A broader lesson here, perhaps, is about getting counterfactuals right. In comparative cost effectiveness analysis, the counterfactual to AIDS treatment is the best possible alternative use of that money to save lives. In practice, the actual alternative might simply be the status quo, no PEPFAR, and a 0.1 percent reduction in the fiscal year 2004 federal budget. Economists are often tempted to be quite pessimistic about the prospects of big additional spending, not out of any deep knowledge of the budgeting process, but because holding that variable fixed makes the problem more tractable. In reality, there are lots of free variables.

Lesson #3. Prices also weren’t fixed, and PEPFAR may have helped bring them down

PEPFAR didn’t only show the folly of treating budget constraints as fixed; it should also remind us that costs aren’t permanently fixed either.

Mead Over documents this price decline in his book, Achieving the AIDS Transition. The first HIV drug treatment regimens, including AZT, cost about $100,000 per patient per year circa 1993. By 1997, triple-drug regimens had brought the price down to about $20,000 per patient per year. By the time of his 2003 State of the Union announcement, Bush noted treatment could be done for $300.

That last number was optimistic, but efforts by activists and international organizations continued to push prices down. Surging demand for antiretrovirals led India to begin producing generic HIV drugs in the 2000s, and by 2006 – under pressure from the Clinton Foundation and others – PEPFAR switched to generics.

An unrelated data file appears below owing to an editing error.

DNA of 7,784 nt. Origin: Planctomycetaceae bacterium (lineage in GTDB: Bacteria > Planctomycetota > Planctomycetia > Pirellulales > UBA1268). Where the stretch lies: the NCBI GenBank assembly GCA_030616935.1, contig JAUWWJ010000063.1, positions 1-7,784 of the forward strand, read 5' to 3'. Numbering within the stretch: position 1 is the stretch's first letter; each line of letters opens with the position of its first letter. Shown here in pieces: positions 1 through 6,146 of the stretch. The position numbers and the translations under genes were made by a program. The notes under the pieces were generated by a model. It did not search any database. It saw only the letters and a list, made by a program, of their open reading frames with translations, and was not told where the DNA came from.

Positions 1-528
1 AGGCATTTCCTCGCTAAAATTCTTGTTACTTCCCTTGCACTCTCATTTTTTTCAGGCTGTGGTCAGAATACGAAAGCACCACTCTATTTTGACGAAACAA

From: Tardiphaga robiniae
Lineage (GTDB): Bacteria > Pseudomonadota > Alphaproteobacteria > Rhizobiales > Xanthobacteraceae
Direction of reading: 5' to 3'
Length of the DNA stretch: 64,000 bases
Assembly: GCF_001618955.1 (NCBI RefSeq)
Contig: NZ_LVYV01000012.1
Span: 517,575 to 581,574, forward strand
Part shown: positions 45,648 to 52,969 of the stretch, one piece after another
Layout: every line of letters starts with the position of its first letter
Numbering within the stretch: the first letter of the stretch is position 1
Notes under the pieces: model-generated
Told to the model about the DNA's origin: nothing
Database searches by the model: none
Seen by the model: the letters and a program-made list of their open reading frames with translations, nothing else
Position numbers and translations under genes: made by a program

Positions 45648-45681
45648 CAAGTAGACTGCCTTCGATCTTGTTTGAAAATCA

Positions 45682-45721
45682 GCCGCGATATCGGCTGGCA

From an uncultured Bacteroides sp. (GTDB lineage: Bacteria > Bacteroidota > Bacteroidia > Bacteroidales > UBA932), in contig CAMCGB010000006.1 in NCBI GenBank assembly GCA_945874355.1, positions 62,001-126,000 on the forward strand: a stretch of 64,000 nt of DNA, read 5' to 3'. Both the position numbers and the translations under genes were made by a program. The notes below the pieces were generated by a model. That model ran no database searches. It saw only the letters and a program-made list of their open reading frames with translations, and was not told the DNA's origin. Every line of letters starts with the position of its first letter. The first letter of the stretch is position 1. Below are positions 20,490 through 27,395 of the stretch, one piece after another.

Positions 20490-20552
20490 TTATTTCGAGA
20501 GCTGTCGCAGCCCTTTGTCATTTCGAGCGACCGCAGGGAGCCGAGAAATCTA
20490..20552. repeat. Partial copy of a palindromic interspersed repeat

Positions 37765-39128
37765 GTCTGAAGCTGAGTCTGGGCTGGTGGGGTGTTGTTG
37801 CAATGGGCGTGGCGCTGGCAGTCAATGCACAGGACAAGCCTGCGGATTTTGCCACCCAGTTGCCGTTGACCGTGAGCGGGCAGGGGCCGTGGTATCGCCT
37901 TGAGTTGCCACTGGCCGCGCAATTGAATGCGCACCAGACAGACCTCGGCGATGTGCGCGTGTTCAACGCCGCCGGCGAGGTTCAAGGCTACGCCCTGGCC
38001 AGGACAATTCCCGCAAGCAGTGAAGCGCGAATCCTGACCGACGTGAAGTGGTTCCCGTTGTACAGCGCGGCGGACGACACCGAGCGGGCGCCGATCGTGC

It’s hard to see how the cost-effectiveness equation has changed, because nobody questions it anymore. By 2018 when the third edition of Disease Control Priorities in Developing Countries was published, antiretroviral treatment for HIV/AIDS was not even on the list of interventions subject to cost-benefit analysis, except for expanding access to people with low CD4 counts or uninfected partners of HIV patients. Access to antiretroviral drugs for HIV infected patients with high CD4 counts has transformed, in the space of twelve years, from too expensive to unquestionable.

There is an obvious analogy to climate change here, and the debate between economists who have traditionally favored carbon taxes and cap-and-trade schemes, versus a newer crop of progressive activists pushing investment in green technology to bend the cost curve. The latter has proved to be a political winner in the US with the passage of Biden’s Inflation Reduction Act including a raft of subsidies for clean energy and electric car manufacturing. But the path of investing in innovation rather than Pigouvian taxation and trade-offs may prove to be better economics as well. Analysts have consistently underestimated the speed of progress in battery technology, for instance. Given the pace of change, and the possibility that it is endogenous to our investment decisions, just choosing to tighten our belts looks crazy.